Genetics & Public Policy Center
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Washington, DC - July 23, 2008 - Since its founding, the Genetics and Public Policy Center has worked toward passage of legislation outlawing discrimination by health insurers and employers on the basis of genetic information. Happily, these years of effort culminated in passage of the Genetic Information Nondiscrimination Act (GINA) on May 21, 2008. However, this is only the beginning of the Center’s involvement. The Center has now launched “Project GINA” to disseminate information to a range of audiences on GINA’s protections and requirements.

“Our challenge now is to make sure that doctors and patients are aware of these new protections so that fear of discrimination never again stands in the way of a decision to take a potentially life-saving genetic test,” said Kathy Hudson, director of the Center.

Following GINA’s passage, the Center generated a widely-distributed fact sheet summarizing GINA’s provisions. More recently, the Center co-hosted with the Bureau of National Affairs the first of a series of webinars highlighting what GINA does and does not do. Additionally, Hudson co-authored an article on GINA, which included potential ways to expand protections, in the New England Journal of Medicine. With the help of Jeremy Gruber of the National Workrights Institute and Karen Pollitz of Georgetown Health Policy Institute, the Center will continue to take the lead in disseminating information on GINA; developing informational materials for patients, clinicians, health insurers, employers, researchers, and ethics boards; and providing assistance to the agencies charged with implementing GINA.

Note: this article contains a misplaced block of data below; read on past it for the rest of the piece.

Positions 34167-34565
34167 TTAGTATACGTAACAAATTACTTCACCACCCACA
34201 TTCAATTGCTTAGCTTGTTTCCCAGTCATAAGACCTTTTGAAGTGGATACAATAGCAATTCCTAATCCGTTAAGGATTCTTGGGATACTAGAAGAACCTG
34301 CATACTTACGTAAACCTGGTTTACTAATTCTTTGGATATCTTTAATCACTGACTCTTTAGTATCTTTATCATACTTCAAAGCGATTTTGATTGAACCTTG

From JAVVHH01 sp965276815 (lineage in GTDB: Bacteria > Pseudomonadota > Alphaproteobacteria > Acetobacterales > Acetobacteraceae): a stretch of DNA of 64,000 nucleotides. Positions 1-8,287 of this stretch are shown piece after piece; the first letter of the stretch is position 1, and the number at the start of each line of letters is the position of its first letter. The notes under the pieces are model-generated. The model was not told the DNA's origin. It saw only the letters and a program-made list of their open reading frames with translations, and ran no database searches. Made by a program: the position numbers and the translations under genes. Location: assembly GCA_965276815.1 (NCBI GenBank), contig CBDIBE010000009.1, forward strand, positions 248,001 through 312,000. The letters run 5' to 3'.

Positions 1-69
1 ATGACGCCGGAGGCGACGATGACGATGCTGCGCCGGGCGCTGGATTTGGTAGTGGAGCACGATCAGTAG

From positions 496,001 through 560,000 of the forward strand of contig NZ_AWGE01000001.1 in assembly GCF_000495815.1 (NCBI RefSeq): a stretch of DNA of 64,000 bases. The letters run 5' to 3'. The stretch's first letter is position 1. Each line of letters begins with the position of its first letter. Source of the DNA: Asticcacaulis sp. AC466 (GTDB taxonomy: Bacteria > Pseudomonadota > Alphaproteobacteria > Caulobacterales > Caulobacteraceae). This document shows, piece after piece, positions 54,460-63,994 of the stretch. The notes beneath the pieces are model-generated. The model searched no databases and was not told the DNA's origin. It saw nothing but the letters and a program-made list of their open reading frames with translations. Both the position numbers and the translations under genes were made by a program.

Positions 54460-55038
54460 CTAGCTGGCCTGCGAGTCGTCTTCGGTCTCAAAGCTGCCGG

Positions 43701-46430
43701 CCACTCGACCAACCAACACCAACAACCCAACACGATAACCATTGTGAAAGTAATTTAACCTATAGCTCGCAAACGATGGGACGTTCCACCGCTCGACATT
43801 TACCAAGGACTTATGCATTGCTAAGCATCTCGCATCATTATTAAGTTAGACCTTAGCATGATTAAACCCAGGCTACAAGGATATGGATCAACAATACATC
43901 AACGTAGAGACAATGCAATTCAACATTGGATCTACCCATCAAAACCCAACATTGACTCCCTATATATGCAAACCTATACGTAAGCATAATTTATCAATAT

To distribute this information, the Center will soon launch a dedicated Web site on GINA issues. In addition to providing information about the new protections afforded under the law, the new site will contain updates on how federal and state regulators are implementing the law. Members of the public will have the ability to email Center staff with questions, which will be compiled into a frequently-asked-questions Web page. This one-stop shop on GINA will be available September 1.

Issue brief – The Genetic Information Nondiscrimination Act


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